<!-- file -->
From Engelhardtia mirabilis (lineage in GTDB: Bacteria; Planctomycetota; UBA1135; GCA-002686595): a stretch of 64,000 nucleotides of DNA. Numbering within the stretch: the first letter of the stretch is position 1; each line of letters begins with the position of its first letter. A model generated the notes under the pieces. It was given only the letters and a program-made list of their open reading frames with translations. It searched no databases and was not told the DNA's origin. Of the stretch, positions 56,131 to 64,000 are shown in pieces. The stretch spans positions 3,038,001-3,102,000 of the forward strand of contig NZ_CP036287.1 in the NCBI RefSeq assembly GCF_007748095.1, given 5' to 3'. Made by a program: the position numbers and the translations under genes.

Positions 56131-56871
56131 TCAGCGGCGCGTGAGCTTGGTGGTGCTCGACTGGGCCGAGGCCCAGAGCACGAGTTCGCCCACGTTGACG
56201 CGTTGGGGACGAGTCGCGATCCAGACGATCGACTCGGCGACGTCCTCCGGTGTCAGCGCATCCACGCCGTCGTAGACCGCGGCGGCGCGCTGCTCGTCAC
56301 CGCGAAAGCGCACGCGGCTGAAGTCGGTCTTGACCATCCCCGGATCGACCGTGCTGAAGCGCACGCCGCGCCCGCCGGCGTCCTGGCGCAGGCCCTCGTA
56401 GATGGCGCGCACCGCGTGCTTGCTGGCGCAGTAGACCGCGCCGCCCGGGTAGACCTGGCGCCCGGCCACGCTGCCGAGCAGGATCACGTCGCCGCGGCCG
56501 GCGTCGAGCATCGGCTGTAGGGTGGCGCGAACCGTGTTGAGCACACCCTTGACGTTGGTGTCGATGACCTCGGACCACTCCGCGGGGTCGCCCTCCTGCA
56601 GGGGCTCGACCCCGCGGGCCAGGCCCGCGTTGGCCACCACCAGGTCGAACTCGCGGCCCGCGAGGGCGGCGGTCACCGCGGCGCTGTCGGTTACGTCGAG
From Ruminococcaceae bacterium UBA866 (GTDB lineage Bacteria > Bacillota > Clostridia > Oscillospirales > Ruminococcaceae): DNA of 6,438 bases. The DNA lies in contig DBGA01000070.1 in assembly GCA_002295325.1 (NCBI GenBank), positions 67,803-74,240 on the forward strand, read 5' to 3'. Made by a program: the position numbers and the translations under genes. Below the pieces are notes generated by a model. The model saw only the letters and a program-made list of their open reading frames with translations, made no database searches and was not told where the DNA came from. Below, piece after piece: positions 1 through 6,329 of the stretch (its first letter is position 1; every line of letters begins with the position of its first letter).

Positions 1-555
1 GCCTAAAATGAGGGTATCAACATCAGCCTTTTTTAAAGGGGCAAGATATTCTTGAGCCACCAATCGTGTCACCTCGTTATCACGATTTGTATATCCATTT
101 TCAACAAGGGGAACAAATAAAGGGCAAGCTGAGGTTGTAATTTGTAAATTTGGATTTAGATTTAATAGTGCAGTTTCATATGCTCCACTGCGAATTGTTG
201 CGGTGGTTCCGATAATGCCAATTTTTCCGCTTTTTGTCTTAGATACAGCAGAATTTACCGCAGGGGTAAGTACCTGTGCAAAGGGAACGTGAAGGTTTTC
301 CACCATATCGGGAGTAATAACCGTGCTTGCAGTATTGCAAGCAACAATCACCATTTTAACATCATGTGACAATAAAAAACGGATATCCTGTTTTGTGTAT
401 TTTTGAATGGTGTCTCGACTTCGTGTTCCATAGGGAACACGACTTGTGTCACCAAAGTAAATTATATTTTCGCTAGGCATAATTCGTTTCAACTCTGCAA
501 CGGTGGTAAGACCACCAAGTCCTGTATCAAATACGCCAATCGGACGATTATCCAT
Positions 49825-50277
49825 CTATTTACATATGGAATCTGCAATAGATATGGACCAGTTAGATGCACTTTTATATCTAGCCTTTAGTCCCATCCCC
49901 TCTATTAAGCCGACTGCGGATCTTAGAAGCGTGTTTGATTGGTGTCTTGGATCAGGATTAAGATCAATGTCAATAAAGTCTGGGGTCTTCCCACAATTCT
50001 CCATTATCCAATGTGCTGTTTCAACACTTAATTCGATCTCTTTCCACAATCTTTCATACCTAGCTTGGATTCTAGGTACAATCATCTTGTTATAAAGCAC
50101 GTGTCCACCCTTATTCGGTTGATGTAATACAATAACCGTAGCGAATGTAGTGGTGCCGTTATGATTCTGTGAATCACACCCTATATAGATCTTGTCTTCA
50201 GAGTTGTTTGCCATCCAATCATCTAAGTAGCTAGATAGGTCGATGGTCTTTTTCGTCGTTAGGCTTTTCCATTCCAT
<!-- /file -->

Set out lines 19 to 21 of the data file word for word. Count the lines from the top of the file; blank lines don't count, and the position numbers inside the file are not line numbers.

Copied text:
49901 TCTATTAAGCCGACTGCGGATCTTAGAAGCGTGTTTGATTGGTGTCTTGGATCAGGATTAAGATCAATGTCAATAAAGTCTGGGGTCTTCCCACAATTCT
50001 CCATTATCCAATGTGCTGTTTCAACACTTAATTCGATCTCTTTCCACAATCTTTCATACCTAGCTTGGATTCTAGGTACAATCATCTTGTTATAAAGCAC
50101 GTGTCCACCCTTATTCGGTTGATGTAATACAATAACCGTAGCGAATGTAGTGGTGCCGTTATGATTCTGTGAATCACACCCTATATAGATCTTGTCTTCA